The New York Yankees need to clean house in the offseason

Heading into this last weekend, the New York Yankees were feeling pretty good. They had a dominant win on Friday night while the Blue Jays lost which put them a half game ahead for the second wild card spot.

The Yankees had Luis Gil and Gerrit Cole scheduled to start over the weekend so you felt pretty good as a fan that they’d win the series. Well, The Indians, who have been no-hit three times in 2021 alone, scored 22 runs in two games.

The powerful Yankees offense which flexed it’s muscles on Friday once again went cold and only mustered four runs total in those two games. Yes, that means that an under 500 club who has been no-hit three times outscored the Yankees 22-4 in two games over the weekend in the middle of a playoff race.

This series with Cleveland was this season wrapped up in one series for New York. One big step forward on Friday and two giant steps back over the weekend. Now, the Yankees have a less than 30% chance to make the playoffs according to the latest odds. Keep in mind, they were near 95% just a few weeks ago.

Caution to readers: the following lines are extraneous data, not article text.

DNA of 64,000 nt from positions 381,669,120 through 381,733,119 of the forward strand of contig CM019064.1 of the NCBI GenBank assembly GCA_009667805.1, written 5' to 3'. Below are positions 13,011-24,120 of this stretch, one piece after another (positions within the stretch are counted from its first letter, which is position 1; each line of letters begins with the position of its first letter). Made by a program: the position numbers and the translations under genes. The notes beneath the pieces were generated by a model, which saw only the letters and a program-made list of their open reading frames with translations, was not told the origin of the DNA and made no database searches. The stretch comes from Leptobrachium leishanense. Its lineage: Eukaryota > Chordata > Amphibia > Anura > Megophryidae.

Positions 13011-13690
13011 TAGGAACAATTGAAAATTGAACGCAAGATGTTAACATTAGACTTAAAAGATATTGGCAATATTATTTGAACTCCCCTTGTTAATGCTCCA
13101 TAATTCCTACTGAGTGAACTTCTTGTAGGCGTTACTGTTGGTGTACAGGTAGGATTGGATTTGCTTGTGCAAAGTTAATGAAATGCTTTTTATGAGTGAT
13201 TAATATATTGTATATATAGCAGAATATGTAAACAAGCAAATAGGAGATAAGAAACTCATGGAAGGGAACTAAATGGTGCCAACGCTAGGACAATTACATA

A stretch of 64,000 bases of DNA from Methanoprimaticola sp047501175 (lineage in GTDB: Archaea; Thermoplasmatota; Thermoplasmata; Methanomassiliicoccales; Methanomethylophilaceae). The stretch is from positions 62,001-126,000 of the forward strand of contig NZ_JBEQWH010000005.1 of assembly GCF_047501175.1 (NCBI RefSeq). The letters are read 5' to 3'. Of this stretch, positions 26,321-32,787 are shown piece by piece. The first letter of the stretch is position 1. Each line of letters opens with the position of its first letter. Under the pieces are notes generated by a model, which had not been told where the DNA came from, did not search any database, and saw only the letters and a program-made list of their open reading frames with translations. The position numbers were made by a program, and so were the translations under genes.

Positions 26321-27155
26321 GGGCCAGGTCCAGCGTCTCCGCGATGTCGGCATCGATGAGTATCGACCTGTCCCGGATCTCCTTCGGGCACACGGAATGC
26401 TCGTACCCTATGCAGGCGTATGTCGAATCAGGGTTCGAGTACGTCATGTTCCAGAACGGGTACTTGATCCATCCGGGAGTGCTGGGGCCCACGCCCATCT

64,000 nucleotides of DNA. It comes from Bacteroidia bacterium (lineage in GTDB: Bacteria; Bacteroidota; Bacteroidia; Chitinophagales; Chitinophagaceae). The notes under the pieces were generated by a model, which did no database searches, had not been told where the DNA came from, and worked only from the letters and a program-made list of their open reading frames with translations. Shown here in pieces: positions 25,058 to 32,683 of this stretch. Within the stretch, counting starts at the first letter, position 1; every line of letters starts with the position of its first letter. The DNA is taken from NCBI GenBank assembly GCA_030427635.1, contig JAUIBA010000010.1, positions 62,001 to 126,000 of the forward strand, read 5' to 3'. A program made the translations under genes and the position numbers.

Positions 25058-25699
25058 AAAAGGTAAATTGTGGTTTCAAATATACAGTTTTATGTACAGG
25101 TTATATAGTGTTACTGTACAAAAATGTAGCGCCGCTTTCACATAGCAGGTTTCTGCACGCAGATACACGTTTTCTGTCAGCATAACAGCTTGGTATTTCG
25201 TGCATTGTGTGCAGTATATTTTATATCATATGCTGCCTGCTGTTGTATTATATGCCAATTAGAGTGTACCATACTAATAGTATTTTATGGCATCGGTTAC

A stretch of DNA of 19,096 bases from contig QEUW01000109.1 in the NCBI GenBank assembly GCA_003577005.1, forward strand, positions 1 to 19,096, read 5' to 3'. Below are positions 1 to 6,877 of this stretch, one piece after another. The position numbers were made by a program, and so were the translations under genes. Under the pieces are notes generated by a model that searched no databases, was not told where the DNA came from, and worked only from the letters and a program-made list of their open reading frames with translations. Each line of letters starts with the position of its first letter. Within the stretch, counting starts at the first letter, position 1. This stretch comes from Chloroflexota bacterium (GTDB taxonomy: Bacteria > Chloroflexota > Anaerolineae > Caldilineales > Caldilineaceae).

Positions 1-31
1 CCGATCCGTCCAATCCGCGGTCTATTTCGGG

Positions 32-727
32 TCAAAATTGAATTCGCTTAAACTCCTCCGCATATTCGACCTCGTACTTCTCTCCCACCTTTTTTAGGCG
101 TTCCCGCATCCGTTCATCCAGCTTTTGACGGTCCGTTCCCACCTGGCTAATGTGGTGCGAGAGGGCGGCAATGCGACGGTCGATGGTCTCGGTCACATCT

Yankees Need Change

Aaron Boone looked visibly frustrated after the game and called the two-games, “Terrible.” Outside of that response, we got the same cookie-cutter speech that we’ve seen all year. It was, ‘The players tried hard, the effort was good, the execution just wasn’t there.’

This Yankees team has all the talent in the world, but half the time, they play like they don’t have a care in the world. There is no fire with this team and they play like a team that’s massively up in the division race opposed to a team that’s fighting for their lives.